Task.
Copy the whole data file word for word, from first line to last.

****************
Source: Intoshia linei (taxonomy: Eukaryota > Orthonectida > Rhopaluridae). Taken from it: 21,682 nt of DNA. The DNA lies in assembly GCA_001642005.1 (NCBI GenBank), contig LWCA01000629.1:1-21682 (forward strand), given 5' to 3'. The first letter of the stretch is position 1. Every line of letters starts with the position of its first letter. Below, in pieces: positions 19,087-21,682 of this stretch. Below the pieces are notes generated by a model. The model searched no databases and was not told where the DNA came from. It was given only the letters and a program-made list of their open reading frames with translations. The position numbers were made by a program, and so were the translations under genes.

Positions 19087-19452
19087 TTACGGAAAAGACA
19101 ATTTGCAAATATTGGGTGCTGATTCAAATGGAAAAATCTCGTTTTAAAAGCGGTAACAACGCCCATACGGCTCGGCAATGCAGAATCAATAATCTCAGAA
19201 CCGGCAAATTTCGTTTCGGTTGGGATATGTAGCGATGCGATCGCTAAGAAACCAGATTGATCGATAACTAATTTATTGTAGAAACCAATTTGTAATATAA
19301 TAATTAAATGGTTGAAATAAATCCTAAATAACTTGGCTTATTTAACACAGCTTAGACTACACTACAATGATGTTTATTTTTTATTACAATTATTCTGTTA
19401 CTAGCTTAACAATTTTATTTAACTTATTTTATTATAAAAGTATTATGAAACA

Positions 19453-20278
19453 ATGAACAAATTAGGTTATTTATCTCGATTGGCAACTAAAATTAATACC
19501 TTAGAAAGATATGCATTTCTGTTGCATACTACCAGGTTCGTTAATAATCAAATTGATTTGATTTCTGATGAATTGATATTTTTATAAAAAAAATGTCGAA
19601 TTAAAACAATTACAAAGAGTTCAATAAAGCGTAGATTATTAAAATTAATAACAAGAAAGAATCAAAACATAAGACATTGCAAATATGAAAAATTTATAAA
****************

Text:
Source: Intoshia linei (taxonomy: Eukaryota > Orthonectida > Rhopaluridae). Taken from it: 21,682 nt of DNA. The DNA lies in assembly GCA_001642005.1 (NCBI GenBank), contig LWCA01000629.1:1-21682 (forward strand), given 5' to 3'. The first letter of the stretch is position 1. Every line of letters starts with the position of its first letter. Below, in pieces: positions 19,087-21,682 of this stretch. Below the pieces are notes generated by a model. The model searched no databases and was not told where the DNA came from. It was given only the letters and a program-made list of their open reading frames with translations. The position numbers were made by a program, and so were the translations under genes.

Positions 19087-19452
19087 TTACGGAAAAGACA
19101 ATTTGCAAATATTGGGTGCTGATTCAAATGGAAAAATCTCGTTTTAAAAGCGGTAACAACGCCCATACGGCTCGGCAATGCAGAATCAATAATCTCAGAA
19201 CCGGCAAATTTCGTTTCGGTTGGGATATGTAGCGATGCGATCGCTAAGAAACCAGATTGATCGATAACTAATTTATTGTAGAAACCAATTTGTAATATAA
19301 TAATTAAATGGTTGAAATAAATCCTAAATAACTTGGCTTATTTAACACAGCTTAGACTACACTACAATGATGTTTATTTTTTATTACAATTATTCTGTTA
19401 CTAGCTTAACAATTTTATTTAACTTATTTTATTATAAAAGTATTATGAAACA

Positions 19453-20278
19453 ATGAACAAATTAGGTTATTTATCTCGATTGGCAACTAAAATTAATACC
19501 TTAGAAAGATATGCATTTCTGTTGCATACTACCAGGTTCGTTAATAATCAAATTGATTTGATTTCTGATGAATTGATATTTTTATAAAAAAAATGTCGAA
19601 TTAAAACAATTACAAAGAGTTCAATAAAGCGTAGATTATTAAAATTAATAACAAGAAAGAATCAAAACATAAGACATTGCAAATATGAAAAATTTATAAA